Once a user is exposed to a product and sees both the core and viral value, their viral infection rate spikes. They immediately think of the people they know who will also see value, and they send out invites in quick succession.
However, just like a user with a virus, the infected user’s infection rate is typically limited to the size of their network. As soon as this network has been fully exposed and has had the opportunity to be infected once or twice, the infection window ends. As a result, virality for that infected user drops to a crawl.
This is network saturation in action.
However, just because network saturation is beginning to take root does NOT mean viral growth stops. Each newly infected user who is exposed to the product during the original user’s infection window typically has at least SOME new people in their network to varying degrees that they can expose to the product.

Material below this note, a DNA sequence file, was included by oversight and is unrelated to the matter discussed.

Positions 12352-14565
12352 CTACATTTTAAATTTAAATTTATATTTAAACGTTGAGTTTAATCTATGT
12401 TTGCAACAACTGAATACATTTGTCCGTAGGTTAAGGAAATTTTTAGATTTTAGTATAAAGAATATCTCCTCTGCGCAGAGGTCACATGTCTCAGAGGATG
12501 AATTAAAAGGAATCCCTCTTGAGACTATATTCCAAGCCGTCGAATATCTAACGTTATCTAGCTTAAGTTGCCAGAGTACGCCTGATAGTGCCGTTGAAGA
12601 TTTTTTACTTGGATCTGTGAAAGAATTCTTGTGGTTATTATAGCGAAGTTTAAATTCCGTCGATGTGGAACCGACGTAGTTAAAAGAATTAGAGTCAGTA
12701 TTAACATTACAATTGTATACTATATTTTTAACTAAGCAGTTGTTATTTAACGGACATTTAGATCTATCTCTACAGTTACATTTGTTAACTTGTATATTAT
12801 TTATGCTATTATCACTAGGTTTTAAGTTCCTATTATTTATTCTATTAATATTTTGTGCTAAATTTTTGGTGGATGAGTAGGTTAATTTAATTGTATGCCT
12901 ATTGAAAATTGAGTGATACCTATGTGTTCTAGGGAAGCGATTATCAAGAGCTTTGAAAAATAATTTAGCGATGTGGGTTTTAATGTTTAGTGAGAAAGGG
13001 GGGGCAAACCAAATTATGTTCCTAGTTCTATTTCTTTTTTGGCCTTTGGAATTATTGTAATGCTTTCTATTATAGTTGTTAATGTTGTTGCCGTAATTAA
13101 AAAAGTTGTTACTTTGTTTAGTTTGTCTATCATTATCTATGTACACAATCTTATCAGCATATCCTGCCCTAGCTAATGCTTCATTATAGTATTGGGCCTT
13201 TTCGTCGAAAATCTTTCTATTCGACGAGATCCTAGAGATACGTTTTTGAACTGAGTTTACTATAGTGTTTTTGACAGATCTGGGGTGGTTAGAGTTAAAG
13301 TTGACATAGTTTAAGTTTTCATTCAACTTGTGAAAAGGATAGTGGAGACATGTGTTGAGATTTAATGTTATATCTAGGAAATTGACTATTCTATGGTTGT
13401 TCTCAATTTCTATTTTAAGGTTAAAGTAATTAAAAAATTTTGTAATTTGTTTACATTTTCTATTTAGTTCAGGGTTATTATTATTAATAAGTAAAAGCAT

In addition, as new people enter the original user’s network, they too are likely to be exposed. You can also begin changing your viral loop in various ways to act as a sort of “mutation” to your virus (but more on that later).
Additionally, if you get really lucky (or very strategic) and you’re able to infect a celebrity, virality can spike in a massive way. Not only will your product be exposed to a far larger network than average, but the social proof that comes from what may as well be a product endorsement will be such that the conversion rate on those invites will go through the roof.
In other words, it will now become “cool” to be infected.